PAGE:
H1-B Visa Holders Cannot Switch Jobs So Easily; Indian H-1B Applicants Under Special Scanner?
With such rapid shifts in the norms of H1B visa, the Indians working in the US, as well as the companies of Indian origin based in the US, are facing a lot of problems.
To top this off, the United States Citizenship and Immigration Services (USCI) has been denying the application of job hopping on grounds of not constituting ‘a specialty occupation’.
Significant shifts in the rules revolving around H1B Visa:
•Apr 2017: US to issue H1B visas only to the most-skilled professionals or the highest paying beneficiaries.
•Mar 2018: Suspension of premium processions of H1B petitions.
•Jul 2018: USCIS given the right to reject H1B applications that fail to submit required information.
•Oct 2018: US initiates deportation of H1B holders with expired visas.
•Oct 2018: Revision of ‘speciality occupations’ for H1B visa holders.
•Jan 2019: USCIS demands petitioners filing ‘H1B’ subjected petitions to electronically register with USCIS.
What is the Fuss All About?
The US under President Trump’s administration has had many reforms in the outlook of issuance of H1B visas to immigrants seeking jobs.
The rules around the same have been tightened. We have known that the numbers of such visas have already climbed down but there now are problems faced by the H1B visa holders, requesting to switch jobs.
Even if the new job is in the same line of profession, the USCIS has vividly denied many applications on certain grounds, most commonly on the grounds of ‘not a specialty occupation’.
For Indians awaiting a green card, the ability to switch jobs is very important.
In order to do so, they must file an H1B petition all over again for the new employer and seek an extension of the status.
They can move to the new employer after the filing but it is generally advised to wait for approval from the department before switching.
Not only this, if the visa-holder starts working for the new employer and the extension or transfer gets denied, then the candidate could be labeled with an ‘out of status’ tag, unless the old employer is willing to hire him/her back under the older H1B approval, which almost never happens.
The United States Immigration agency can now ask for an RFE (Request for Evidence) in order to solve any kind of additional queries they pose about the H1B visa applicant.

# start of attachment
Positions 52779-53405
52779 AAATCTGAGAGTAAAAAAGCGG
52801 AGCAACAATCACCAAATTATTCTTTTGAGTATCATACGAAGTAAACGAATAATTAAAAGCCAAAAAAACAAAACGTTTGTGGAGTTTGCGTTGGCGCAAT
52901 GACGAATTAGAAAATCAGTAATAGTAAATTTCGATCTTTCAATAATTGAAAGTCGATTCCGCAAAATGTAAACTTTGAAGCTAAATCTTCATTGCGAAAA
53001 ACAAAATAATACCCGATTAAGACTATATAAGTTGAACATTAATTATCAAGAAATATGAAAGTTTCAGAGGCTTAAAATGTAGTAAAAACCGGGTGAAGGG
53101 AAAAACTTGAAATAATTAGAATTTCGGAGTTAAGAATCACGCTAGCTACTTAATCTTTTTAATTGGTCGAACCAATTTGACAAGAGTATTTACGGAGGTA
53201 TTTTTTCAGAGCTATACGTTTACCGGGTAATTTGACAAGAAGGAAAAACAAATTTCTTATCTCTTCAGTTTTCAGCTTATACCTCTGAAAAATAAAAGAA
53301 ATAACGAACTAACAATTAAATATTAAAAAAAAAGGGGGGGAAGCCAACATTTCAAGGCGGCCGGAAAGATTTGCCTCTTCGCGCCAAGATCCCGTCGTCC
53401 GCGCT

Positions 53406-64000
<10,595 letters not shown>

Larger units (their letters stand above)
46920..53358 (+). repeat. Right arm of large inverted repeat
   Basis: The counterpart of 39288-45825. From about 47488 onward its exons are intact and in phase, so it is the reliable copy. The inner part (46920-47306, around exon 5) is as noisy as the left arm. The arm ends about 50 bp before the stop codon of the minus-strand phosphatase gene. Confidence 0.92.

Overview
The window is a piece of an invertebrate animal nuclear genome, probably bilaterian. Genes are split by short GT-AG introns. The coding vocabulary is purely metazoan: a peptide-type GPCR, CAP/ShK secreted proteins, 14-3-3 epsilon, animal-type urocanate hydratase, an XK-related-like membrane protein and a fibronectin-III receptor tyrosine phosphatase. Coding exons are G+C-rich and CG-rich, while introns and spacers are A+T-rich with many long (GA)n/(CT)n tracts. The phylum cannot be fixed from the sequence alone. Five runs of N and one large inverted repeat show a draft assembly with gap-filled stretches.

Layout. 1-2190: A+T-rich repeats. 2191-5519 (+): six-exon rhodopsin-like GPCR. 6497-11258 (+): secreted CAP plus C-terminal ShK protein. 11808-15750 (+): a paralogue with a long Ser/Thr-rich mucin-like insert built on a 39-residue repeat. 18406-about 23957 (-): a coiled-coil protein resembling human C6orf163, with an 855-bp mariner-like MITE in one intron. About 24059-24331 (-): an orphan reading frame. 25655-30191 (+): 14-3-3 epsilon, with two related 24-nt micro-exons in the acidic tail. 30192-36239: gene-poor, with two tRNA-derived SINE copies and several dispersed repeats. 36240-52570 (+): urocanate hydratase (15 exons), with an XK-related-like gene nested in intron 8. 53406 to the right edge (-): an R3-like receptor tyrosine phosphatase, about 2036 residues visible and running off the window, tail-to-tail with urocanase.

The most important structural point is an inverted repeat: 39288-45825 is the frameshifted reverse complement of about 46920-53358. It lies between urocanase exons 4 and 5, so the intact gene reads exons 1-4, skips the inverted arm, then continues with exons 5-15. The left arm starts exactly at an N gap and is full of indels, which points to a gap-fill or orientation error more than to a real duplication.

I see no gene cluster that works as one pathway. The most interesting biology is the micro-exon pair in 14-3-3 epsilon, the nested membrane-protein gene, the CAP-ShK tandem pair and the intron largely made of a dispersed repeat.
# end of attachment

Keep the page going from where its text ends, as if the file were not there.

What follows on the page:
The US, in January, announced a new H1B visa filing rule, effective April, under which priority would be given to foreign workers with advanced degrees from American universities. As a result, Indian IT companies have started to hire in the US markets, which is adversely pressuring the hiring patterns in India, as they can no longer rely largely on the Indian talent pool for transfer of skilled labor.
The Graph Depicts Exponential Changes:
A recent analysis by VisaGuide shows that there has been more issue of Request for Evidence (RFE) to Indian applicants than people from any other country. 72.4% Indian applicants and 61.2% applicants from other parts of the world received an RFE.
The increasing measures of US government to safeguard job opportunities for their workers have started to pay a toll on major IT firms. In FY 2018, Infosys faced 2122 visa rejections, while TCS underwent 1896 rejections. Cognizant faced 32% visa denials, followed by Infosys and TCS at 26% and 18% respectively.
The last five years has seen a 21% reduction in the approvals of H1B visas. After the reforms monitored by the Trump govt, quite vigilant in ensuring American interests, the approvals of the H1B visa have declined by a sharp 50% in FY 2018, from 43,957 in 2017, to 22,429 in 2018.
Seeing such a horrific decline in the slope of work visa acceptance, Indians will now have to look out for other opportunities, despite being excellent in their field of performance. The chances, you see, are reducing with every passing change in the reform governing the H1B visa. Canada, Europe, Australia, what would your alternate reference be? Share your views with us.